In The Art of Description: World into Word, poet and essayist Mark Doty demonstrates how Elizabeth Bishop’s poem “The Fish” “[tracks] the pathways of [the poet’s] scrutiny.” Bishop herself likened the process to the baroque sermons of John Donne, an attempt “to dramatize the mind in action rather than in repose.”
I returned to this notion again and again while reading the prolific and remarkably restrained lyric poet Carl Phillips’ most recent collection, Pale Colors in a Tall Field. Published in the pandemic year of tectonic upheavals and isolation, the poems in this book carry a burden they couldn’t have foreseen. The parallel to Donne’s sermons and poetry—to a mind searching among its cogitations, loves, and scriptures for some kind of solace—is apt but insufficient. Yet a resolute refusal to tack anything down is precisely what makes Phillips’ work, and the poems in this collection, such satisfying and, yes, comforting reads just when we needed them most.
Phillips was born to a mixed-race, peripatetic US air force family in 1959 and began his higher education as a classicist, reading Greek and Latin at Harvard University. After teaching high school Latin for several years and coming to an awareness and acceptance of his sexuality, he attended a poetry workshop conducted by Martín Espada. The feedback he received from Espada sent him to other workshops and then to a poetry contest at Northeastern University in Boston, where he lived at the time. He won the prize and eventually earned an MA in Creative Writing at Boston University. His honors and awards since then have been numerous, and, since 1992, he has published sixteen collections of poetry as well as volumes of prose and translation.
Pale Colors in a Tall Field continues Phillips’ self-described project of “constellating meaning out of—and on top of—the ambiguity of living.” Like many photographs of the author, these poems look down and away from the camera, not shyly, but demurring to traffic in certainties. In “So the Edge of the World” we are drawn into Phillips’ consideration (and reconsideration) of sleep as a sort of rescue:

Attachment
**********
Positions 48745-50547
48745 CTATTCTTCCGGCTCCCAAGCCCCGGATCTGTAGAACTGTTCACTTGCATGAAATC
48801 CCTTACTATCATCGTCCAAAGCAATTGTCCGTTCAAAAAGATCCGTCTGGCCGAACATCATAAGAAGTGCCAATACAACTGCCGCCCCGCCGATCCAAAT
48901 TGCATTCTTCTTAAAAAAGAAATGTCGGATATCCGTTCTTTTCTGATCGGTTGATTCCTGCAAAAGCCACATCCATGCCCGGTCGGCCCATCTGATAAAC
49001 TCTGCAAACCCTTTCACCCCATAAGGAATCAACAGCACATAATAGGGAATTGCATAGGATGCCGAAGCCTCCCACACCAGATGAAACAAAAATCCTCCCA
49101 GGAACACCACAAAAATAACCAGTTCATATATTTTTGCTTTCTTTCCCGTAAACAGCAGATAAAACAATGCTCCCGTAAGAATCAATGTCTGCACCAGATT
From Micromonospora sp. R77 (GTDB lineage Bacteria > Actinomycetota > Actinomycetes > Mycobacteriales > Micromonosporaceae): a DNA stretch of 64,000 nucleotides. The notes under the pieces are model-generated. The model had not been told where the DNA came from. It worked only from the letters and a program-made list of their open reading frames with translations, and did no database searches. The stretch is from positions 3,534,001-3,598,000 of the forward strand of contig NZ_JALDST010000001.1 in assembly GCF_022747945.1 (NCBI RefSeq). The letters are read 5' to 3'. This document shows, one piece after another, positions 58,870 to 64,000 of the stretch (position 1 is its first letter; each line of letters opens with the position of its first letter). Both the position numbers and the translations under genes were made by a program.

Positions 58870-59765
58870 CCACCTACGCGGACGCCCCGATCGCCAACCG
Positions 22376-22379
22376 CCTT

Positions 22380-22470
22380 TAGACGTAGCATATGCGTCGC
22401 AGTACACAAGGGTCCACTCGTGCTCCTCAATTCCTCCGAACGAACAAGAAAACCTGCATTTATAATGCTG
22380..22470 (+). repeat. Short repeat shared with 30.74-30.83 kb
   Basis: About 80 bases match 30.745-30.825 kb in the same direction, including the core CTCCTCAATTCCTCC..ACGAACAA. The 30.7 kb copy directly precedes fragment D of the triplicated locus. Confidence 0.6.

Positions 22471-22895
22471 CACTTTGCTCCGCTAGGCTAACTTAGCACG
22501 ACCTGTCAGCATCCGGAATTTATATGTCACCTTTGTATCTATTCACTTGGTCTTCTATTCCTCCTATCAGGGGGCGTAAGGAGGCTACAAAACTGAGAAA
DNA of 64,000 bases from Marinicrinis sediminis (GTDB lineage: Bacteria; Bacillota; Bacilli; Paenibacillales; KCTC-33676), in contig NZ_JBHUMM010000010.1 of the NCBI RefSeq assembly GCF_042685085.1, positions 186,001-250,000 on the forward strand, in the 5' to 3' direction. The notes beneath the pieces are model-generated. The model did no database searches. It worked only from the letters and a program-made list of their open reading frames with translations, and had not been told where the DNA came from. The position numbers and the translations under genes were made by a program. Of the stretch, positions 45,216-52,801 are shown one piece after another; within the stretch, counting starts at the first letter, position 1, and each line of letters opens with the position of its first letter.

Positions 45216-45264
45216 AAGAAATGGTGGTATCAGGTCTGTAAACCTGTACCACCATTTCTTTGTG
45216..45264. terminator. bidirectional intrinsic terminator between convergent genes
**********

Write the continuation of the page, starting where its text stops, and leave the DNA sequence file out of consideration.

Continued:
And since when does rescue amount variously
now to the forgetting that sleep offers,
now to dream’s not-so-predictable distraction,
I almost said aloud into the room’s dark all around us,
last night, though this morning these seem precisely
what rescue comes to, or can, and my mistake has been in thinking
of rescue as something more permanent than hard distraction,
sleep’s soft, impermanent forgetting.
The wind was enough mostly—
The syntax he deploys regularly interrupts, qualifies, or even negates itself. Syntactic peregrinations and interruptions like “what rescue comes to, or can, and my mistake has been thinking” destabilize the reader as well as the poet-as-authority. They also tend to operate like musical tension with the resolving cords delayed until the moment of maximum impact. We are treated to the poet’s mind at work, doubting itself then advancing, backtracking, and reaching unsettled conclusions, but with a sense of the exercise having made good on its promised gains anyway.
Phillips’ poems often turn on fine tunings between two quite similar concepts, as in the poem “On Mistaking the Sound of Spurs for Bells Approaching.”
The way, incredibly, for most it’s still enough
to have noticed a similar weather pattern between
regret and the treeless plains of remorse, like that must
make them the same, or should, or at least no more
different than a fetish for being eaten alive and
whole is, apparently, from the desire to leave loneliness